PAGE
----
Lionsgate presents “Albert Nobbs” in an aspect ratio of 2.34:1, encoded using an AVC codec. The 1080p transfer looks stunning in representing the period piece set in the 19th century. The detail is remarkable in both the short and long shots, and the image stays sharp throughout. Even though there are several indoor and outdoor scenes, the film is mainly shot in well-lit conditions. The transfer looks clean with well-balanced contrast and solid blacks. The close-ups are tight, revealing fine facial details. The film’s palette is devoid of bright colors; the colors are deliberately toned down and we mainly see the blacks and greys in the palette.
We get a lossless audio track in the form of a 5.1 English DTS-HD Master Audio track. The movie is a dialogue-driven affair, and this track perfectly captures the serene nature of the drama. As expected, the dialogue is crisp and clear. During quite moments, the movie’s soundtrack would trigger rear channels. However, these moments are rare and the aural experience is mostly satisfied using the front channels. In addition, the movie can be watched with English subtitles.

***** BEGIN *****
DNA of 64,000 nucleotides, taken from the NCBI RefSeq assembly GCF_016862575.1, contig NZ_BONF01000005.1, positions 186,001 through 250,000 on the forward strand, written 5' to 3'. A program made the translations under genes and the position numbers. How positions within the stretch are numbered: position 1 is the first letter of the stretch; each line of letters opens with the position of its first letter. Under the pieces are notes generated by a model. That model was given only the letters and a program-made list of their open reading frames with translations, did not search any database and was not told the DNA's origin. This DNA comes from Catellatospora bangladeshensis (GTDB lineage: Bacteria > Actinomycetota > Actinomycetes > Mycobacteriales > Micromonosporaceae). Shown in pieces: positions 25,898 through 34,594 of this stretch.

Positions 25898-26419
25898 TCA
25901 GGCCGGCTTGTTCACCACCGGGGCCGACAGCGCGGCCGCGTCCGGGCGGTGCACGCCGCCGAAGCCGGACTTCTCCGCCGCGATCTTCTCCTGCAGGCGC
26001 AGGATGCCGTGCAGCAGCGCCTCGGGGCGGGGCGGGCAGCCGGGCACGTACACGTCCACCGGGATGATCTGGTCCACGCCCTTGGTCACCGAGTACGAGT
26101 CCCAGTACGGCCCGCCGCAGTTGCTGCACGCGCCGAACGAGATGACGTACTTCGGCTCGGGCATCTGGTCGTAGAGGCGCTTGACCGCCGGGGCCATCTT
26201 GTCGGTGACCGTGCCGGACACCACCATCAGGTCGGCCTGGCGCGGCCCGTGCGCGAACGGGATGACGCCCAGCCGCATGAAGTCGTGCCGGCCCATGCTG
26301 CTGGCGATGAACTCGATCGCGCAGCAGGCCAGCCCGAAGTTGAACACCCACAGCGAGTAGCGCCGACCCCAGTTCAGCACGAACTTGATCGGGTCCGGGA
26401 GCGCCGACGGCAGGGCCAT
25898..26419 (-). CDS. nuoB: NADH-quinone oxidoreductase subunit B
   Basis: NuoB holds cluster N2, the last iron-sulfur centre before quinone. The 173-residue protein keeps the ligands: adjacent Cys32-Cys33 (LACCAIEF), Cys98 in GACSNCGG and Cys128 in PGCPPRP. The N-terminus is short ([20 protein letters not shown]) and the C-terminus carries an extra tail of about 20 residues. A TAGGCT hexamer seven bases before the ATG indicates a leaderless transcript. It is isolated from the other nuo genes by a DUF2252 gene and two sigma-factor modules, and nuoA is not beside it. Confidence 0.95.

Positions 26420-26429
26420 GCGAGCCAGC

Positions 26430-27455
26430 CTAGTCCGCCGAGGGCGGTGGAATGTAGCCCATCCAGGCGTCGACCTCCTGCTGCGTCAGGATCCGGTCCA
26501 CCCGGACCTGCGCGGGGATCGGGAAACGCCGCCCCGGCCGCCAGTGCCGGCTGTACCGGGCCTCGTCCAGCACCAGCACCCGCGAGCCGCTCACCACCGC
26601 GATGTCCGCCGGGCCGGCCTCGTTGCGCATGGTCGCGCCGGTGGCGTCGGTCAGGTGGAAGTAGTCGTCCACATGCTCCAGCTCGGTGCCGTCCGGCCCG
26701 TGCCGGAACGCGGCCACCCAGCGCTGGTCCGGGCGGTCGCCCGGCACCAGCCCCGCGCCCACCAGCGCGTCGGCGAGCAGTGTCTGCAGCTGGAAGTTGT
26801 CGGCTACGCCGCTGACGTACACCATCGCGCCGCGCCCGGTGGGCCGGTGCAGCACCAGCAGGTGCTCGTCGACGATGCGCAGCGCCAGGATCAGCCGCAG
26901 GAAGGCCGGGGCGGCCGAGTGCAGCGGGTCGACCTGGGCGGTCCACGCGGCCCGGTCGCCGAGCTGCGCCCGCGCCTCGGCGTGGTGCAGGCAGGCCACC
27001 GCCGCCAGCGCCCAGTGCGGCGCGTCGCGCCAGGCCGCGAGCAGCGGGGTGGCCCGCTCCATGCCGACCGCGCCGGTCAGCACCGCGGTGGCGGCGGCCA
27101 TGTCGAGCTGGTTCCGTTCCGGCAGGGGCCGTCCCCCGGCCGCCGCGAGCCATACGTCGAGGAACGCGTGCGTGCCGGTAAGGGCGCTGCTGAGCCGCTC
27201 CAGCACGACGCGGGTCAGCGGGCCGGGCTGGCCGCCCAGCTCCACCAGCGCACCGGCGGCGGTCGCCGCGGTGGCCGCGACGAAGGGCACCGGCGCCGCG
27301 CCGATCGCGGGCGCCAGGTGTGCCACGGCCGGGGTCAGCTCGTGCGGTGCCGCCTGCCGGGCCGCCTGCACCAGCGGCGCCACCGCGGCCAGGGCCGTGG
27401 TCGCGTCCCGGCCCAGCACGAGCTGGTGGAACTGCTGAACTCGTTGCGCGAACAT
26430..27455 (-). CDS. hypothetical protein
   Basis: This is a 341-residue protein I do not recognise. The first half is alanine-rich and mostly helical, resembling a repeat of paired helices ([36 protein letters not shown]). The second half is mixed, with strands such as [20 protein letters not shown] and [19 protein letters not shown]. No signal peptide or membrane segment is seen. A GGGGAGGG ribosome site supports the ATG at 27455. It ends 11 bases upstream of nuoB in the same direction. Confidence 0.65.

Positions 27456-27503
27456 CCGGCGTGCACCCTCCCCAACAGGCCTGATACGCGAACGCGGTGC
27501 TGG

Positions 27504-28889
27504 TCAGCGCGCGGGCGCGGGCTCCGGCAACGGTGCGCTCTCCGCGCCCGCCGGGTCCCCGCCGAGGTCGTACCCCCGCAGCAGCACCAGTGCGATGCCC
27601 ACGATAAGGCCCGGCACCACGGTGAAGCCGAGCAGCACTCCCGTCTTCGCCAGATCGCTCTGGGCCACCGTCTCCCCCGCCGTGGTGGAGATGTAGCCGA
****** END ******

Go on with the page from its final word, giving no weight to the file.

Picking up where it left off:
First, we get an audio commentary track with actor Glenn Close and director Rodrigo Garcia. The duo mainly talks about the scenes and how they were constructed with different things in mind. They discuss the script and story, but we never get background information on the project itself. Next, we get a set of three deleted scenes, followed by a theatrical trailer in HD.
“Albert Nobbs” features brilliant performances from Glenn Close and Janet McTeer and the film needs to be watched only for this reason. The story lacks depth and the character development is spotty, too. The film’s central theme deals with the loneliness and companionship and it remains mostly a touching tale, but never an emotionally satisfying one. Fans of Glenn Close may want to check this film.